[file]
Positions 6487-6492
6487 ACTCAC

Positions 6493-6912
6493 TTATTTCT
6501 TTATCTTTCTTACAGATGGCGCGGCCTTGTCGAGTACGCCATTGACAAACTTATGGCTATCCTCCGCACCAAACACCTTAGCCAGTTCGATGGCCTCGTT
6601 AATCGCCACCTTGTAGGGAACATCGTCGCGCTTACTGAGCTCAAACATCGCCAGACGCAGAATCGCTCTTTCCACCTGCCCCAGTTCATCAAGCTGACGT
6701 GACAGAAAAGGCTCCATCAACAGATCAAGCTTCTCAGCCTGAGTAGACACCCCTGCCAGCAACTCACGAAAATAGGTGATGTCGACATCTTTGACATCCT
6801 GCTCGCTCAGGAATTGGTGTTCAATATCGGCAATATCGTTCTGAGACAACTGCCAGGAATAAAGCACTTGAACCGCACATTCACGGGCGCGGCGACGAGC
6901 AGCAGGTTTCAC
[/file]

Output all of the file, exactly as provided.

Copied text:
Positions 6487-6492
6487 ACTCAC

Positions 6493-6912
6493 TTATTTCT
6501 TTATCTTTCTTACAGATGGCGCGGCCTTGTCGAGTACGCCATTGACAAACTTATGGCTATCCTCCGCACCAAACACCTTAGCCAGTTCGATGGCCTCGTT
6601 AATCGCCACCTTGTAGGGAACATCGTCGCGCTTACTGAGCTCAAACATCGCCAGACGCAGAATCGCTCTTTCCACCTGCCCCAGTTCATCAAGCTGACGT
6701 GACAGAAAAGGCTCCATCAACAGATCAAGCTTCTCAGCCTGAGTAGACACCCCTGCCAGCAACTCACGAAAATAGGTGATGTCGACATCTTTGACATCCT
6801 GCTCGCTCAGGAATTGGTGTTCAATATCGGCAATATCGTTCTGAGACAACTGCCAGGAATAAAGCACTTGAACCGCACATTCACGGGCGCGGCGACGAGC
6901 AGCAGGTTTCAC